Flat (?), a. [Compar. Flatter (?); superl. Flattest (?).] [Akin to Icel. flatr, Sw. flat, Dan. flad, OHG. flaz, and AS. flet floor, G. flötz stratum, layer.]


Having an even and horizontal surface, or nearly so, without prominences or depressions; level without inclination; plane.

Though sun and moon
Were in the flat sea sunk.


Lying at full length, or spread out, upon the ground; level with the ground or earth; prostrate; as, to lie flat on the ground; hence, fallen; laid low; ruined; destroyed.

What ruins kingdoms, and lays cities flat!

I feel . . . my hopes all flat.

3. (Fine Arts)

Wanting relief; destitute of variety; without points of prominence and striking interest.

A large part of the work is, to me, very flat.


Tasteless; stale; vapid; insipid; dead; as, fruit or drink flat to the taste.


Unanimated; dull; uninteresting; without point or spirit; monotonous; as, a flat speech or composition.

How weary, stale, flat, and unprofitable
Seem to me all the uses of this world.


Lacking liveliness of commercial exchange and dealings; depressed; dull; as, the market is flat.


Clear; unmistakable; peremptory; absolute; positive; downright.

Flat burglary as ever was committed.

A great tobacco taker too, -- that's flat.

8. (Mus.)


Below the true pitch; hence, as applied to intervals, minor, or lower by a half step; as, a flat seventh; A flat.


Not sharp or shrill; not acute; as, a flat sound.

9. (Phonetics)

Sonant; vocal; -- applied to any one of the sonant or vocal consonants, as distinguished from a nonsonant (or sharp) consonant.

Flat arch. (Arch.) See under Arch, n., 2. (b). --
Flat cap, cap paper, not folded. See under Paper. --
Flat chasing, in fine art metal working, a mode of ornamenting silverware, etc., producing figures by dots and lines made with a punching tool. Knight. --
Flat chisel, a sculptor's chisel for smoothing. --
Flat file, a file wider than its thickness, and of rectangular section. See File. --
Flat nail, a small, sharp- pointed, wrought nail, with a flat, thin head, larger than a tack. Knight. --
Flat paper, paper which has not been folded. --
Flat rail, a railroad rail consisting of a simple flat bar spiked to a longitudinal sleeper. --
Flat rods (Mining), horizontal or inclined connecting rods, for transmitting motion to pump rods at a distance. Raymond. --
Flat rope, a rope made by plaiting instead of twisting; gasket; sennit. Some flat hoisting ropes, as for mining shafts, are made by sewing together a number of ropes, making a wide, flat band. Knight. --
Flat space. (Geom.) See Euclidian space. --
Flat stitch, the process of wood engraving. [Obs.] --
Flat tint (Painting), a coat of water color of one uniform shade. --
To fall flat (Fig.), to produce no effect; to fail in the intended effect; as, his speech fell flat.

Of all who fell by saber or by shot,
Not one fell half so flat as Walter Scott.
Lord Erskine.


© Webster 1913

Flat (?), adv.


In a flat manner; directly; flatly.

Sin is flat opposite to the Almighty.

2. (Stock Exchange)

Without allowance for accrued interest. [Broker's Cant]


© Webster 1913

Flat, n.


A level surface, without elevation, relief, or prominences; an extended plain; specifically, in the United States, a level tract along the along the banks of a river; as, the Mohawk Flats.

Envy is as the sunbeams that beat hotter upon a bank, or steep rising ground, than upon a flat.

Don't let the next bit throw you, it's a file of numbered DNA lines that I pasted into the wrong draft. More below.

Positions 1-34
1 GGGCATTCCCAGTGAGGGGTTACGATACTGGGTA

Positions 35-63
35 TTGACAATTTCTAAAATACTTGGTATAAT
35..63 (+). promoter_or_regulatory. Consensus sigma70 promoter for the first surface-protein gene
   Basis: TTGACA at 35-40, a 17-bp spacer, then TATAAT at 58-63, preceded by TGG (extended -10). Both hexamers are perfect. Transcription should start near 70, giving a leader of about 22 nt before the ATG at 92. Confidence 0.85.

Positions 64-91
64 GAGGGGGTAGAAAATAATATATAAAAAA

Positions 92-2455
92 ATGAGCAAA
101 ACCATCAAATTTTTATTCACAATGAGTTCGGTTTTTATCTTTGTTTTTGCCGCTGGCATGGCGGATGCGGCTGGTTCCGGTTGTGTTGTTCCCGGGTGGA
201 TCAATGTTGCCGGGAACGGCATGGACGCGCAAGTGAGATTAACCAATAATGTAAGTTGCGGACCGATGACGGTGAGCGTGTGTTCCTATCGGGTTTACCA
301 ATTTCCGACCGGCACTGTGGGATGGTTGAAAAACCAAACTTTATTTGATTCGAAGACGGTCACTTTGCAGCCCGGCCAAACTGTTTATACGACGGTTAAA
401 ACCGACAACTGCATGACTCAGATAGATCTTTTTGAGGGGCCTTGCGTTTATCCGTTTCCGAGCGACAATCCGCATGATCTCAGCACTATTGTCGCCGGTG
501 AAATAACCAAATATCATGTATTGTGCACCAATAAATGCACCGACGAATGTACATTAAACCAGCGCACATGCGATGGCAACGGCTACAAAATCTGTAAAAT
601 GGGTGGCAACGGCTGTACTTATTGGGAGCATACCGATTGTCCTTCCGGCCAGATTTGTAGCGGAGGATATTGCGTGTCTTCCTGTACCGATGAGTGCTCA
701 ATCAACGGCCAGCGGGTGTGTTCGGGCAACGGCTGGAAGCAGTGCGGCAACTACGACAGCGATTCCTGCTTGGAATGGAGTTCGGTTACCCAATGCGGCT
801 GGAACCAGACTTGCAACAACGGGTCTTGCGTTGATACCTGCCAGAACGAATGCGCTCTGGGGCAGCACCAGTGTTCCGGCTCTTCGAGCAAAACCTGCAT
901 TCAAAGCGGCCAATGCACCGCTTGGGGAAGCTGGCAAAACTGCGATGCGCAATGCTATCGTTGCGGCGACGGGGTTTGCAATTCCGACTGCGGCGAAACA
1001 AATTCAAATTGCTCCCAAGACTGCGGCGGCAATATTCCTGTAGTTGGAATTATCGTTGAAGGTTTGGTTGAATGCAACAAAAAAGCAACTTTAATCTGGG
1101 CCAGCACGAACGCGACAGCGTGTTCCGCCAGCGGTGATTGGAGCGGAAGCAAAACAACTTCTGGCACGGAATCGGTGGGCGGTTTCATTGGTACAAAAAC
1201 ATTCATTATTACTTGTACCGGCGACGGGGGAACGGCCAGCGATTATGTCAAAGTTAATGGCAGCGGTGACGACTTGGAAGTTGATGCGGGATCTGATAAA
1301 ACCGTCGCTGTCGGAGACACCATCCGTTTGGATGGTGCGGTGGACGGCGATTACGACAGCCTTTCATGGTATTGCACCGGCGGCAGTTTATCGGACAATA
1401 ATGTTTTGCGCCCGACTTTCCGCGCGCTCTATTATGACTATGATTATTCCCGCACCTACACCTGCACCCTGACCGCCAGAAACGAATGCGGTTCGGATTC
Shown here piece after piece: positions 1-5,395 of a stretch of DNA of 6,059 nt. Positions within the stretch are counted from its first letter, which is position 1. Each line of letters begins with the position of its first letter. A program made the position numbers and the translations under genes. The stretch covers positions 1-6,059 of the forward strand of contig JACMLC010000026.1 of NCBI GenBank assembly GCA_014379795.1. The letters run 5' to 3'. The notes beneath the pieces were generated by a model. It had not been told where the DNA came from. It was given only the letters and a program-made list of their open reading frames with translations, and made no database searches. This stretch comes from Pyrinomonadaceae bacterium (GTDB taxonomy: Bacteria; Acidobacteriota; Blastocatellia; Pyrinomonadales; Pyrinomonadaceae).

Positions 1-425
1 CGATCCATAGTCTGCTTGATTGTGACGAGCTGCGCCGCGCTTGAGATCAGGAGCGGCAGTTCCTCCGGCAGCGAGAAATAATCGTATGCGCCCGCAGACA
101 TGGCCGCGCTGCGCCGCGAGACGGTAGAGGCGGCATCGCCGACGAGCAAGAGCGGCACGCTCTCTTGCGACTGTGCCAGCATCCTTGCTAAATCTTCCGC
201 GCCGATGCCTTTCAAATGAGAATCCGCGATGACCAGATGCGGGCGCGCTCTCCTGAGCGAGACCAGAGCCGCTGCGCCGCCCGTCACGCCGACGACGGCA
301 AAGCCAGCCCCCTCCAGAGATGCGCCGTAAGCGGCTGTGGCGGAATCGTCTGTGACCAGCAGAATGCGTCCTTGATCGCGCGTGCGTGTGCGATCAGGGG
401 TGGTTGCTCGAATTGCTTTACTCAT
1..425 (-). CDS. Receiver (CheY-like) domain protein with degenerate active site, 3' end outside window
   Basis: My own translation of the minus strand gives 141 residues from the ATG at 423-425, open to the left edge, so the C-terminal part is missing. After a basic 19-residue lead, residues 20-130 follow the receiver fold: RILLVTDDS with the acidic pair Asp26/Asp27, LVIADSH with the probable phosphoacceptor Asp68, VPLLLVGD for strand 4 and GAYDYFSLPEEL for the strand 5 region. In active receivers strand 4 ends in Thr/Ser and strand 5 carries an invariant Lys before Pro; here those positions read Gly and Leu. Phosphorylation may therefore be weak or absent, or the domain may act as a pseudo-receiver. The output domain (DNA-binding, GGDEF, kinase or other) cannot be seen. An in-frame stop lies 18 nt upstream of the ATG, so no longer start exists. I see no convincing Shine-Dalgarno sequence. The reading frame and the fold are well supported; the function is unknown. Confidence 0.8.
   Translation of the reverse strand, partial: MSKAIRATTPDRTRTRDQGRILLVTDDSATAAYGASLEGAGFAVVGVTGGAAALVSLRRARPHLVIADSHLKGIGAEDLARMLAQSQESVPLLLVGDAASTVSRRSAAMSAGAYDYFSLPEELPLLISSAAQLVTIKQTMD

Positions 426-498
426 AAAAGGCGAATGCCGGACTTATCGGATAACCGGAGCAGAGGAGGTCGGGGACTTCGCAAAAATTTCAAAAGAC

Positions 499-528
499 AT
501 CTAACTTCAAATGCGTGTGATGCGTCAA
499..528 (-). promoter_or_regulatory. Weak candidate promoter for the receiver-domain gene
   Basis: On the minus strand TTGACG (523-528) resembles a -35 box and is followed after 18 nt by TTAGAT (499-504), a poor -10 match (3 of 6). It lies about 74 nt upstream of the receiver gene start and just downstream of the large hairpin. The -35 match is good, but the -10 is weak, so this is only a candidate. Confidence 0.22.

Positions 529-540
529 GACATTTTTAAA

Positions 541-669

A level tract lying at little depth below the surface of water, or alternately covered and left bare by the tide; a shoal; a shallow; a strand.

Half my power, this night
Passing these flats, are taken by the tide.


Something broad and flat in form; as:


A flat-bottomed boat, without keel, and of small draught.


A straw hat, broad- brimmed and low-crowned.

(c) (Railroad Mach.)

A car without a roof, the body of which is a platform without sides; a platform car.


A platform on wheel, upon which emblematic designs, etc., are carried in processions.


The flat part, or side, of anything; as, the broad side of a blade, as distinguished from its edge.

5. (Arch.)

A floor, loft, or story in a building; especially, a floor of a house, which forms a complete residence in itself.

6. (Mining)

A horizontal vein or ore deposit auxiliary to a main vein; also, any horizontal portion of a vein not elsewhere horizontal. Raymond.


A dull fellow; a simpleton; a numskull. [Colloq.]

Or if you can not make a speech,
Because you are a flat.

8. (Mus.)

A character [b] before a note, indicating a tone which is a half step or semitone lower.

9. (Geom.)

A homaloid space or extension.


© Webster 1913

Flat (?), v. t. [imp. & p. p. Flatted (?); p. pr. & vb. n. Flatting (?).]


To make flat; to flatten; to level.


To render dull, insipid, or spiritless; to depress.

Passions are allayed, appetites are flatted.


To depress in tone, as a musical note; especially, to lower in pitch by half a tone.


© Webster 1913

Flat, v. i.


To become flat, or flattened; to sink or fall to an even surface. Sir W. Temple.

2. (Mus.)

To fall form the pitch.

To flat out, to fail from a promising beginning; to make a bad ending; to disappoint expectations. [Colloq.]


© Webster 1913

Flat, a.

1. (Golf)

Having a head at a very obtuse angle to the shaft; -- said of a club.

2. (Gram.)

Not having an inflectional ending or sign, as a noun used as an adjective, or an adjective as an adverb, without the addition of a formative suffix, or an infinitive without the sign to. Many flat adverbs, as in run fast, buy cheap, are from AS. adverbs in , the loss of this ending having made them like the adjectives. Some having forms in ly, such as exceeding, wonderful, true, are now archaic.

3. (Hort.)

Flattening at the ends; -- said of certain fruits.


© Webster 1913